The precise answer, of course, depends on your exact returns – and to an extent, even the sequence of those returns (the order in which your returns occur).
Nevertheless, it’s entirely possible that through diversification, you could end up with a portfolio that earns the same initial average return of 6.5% as our first hypothetical portfolio, but which, as a result of a “diversification premium,” leaves you with a substantially higher balance in your retirement portfolio after the 25 years.
Let’s say that we construct a new portfolio, using the same Rs 10.0 lacs we started with above.
Now, however, suppose that the Rs 10.0 lac is evenly split evenly among five investments.
Let’s say you decide to keep Rs 2.0 lacs as cash in hand at home, which earns zero interest,
You put Rs 2.0 lacs in a savings account, which gives you an interest return of 3.0%,
You invest Rs 2.0 lacs in a FDR, which gives you a 6.0% return.
You buy Bonds or Corporate Deposits scheme, NCDs or Hybrid Debt Funds worth Rs 2.0 lacs, which give you a return of 10%, and finally,
You invest Rs 2.0 lacs in an Equity mutual fund, which gives you a return of 13.5%.
Together, these five investments produce an initial average annual return of 6.5%, the same as our first hypothetical portfolio.
Calculation of Year 1 Average Return for Portfolio (B)
It would be easy – perhaps even logical – to assume that since our two hypothetical portfolios initially have the same average annual return as one another, that they would produce identical total portfolio returns over the 25-year timeframe. When you do the math and play the scenario out, however, the results are anything but identical. In fact, as illustrated in the chart below, over the course of the 25-year period, our second hypothetical portfolio would grow to over Rs 83.86 lacs. That’s almost double the total for our first hypothetical portfolio!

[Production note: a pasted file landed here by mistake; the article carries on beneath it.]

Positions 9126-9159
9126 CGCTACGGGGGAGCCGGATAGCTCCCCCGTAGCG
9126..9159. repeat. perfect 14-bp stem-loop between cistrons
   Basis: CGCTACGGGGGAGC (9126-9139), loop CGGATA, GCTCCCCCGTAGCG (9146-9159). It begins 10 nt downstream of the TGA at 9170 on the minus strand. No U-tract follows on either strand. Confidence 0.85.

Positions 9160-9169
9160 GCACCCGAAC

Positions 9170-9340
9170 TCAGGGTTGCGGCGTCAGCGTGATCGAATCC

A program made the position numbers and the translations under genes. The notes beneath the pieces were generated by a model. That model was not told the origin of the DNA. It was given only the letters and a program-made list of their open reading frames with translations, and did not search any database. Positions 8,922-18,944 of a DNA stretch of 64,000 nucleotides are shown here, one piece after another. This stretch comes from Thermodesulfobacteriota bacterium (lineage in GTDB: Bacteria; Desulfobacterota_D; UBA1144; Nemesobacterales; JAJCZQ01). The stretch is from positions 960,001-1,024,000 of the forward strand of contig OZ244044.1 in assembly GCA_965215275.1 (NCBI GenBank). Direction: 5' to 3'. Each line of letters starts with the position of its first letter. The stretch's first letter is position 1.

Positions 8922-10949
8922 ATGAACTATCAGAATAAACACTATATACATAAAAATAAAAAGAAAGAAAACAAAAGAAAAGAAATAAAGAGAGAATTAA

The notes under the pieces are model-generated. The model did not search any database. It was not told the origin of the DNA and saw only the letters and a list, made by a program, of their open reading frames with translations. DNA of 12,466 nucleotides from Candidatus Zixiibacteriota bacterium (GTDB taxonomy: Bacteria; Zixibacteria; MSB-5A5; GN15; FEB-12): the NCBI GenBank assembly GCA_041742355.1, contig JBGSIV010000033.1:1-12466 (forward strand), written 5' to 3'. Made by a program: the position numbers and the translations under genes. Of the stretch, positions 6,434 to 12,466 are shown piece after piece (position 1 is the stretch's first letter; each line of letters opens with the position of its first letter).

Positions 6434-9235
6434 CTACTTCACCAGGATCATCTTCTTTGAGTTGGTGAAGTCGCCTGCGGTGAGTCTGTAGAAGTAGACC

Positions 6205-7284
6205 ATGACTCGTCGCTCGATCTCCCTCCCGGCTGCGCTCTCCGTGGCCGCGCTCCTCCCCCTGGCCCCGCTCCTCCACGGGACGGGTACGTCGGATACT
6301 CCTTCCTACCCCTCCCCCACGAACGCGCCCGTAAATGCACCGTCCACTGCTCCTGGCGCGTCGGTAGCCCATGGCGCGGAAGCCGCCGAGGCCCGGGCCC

Isn’t Maths funny sometimes?
In our example above, since there are no sequence of returns variables to contend with; the difference between the two portfolios is attributable entirely to the “diversification premium.”
Why is this happening though? How can two portfolios that begin with identical returns produce such dramatically different results over the long run?
For the math nerds (like me), let me explain it like this; although initial portfolio returns are identical; both of our hypothetical portfolios would grow by
Rs 65000 after the first year, the compound growth of the higher-returning investments in the second portfolio, over time, more than make up for the lower-returning investments. This results in a progressively higher average weighted return for the second portfolio, culminating with roughly an 8.88% CAGR return by year 25.
While most investments tend to rise over time, especially over long periods of time (i.e. 25 years), there are no guarantees, and even the best of investors pick the occasional long-term loser.
Nevertheless, for many savvy investors, there’s a real, quantifiable, and often sizeable “diversification premium” that can be achieved through proper portfolio construction.
So the next time someone tells you that they’ll make a 6.5% return, just remember that all 6.5% returns are not created equal.
Your diversification strategy will also be based on and influenced by your risk profile, age, regularity of income, financial goals, time horizon, years to goal, current market situation and other such factors, which your financial advisor can help you evaluate.
Diversifying your portfolio is important, but you don’t have to figure it out yourself. Talk with your financial advisor about your options and devise a suitable strategy.
Stay Blessed Forever!
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Note: All information provided in this blog is for educational purposes only. They don’t constitute any professional advise or service. Readers are requested to consult a financial advisor before investing as investments are subject to Market Risks.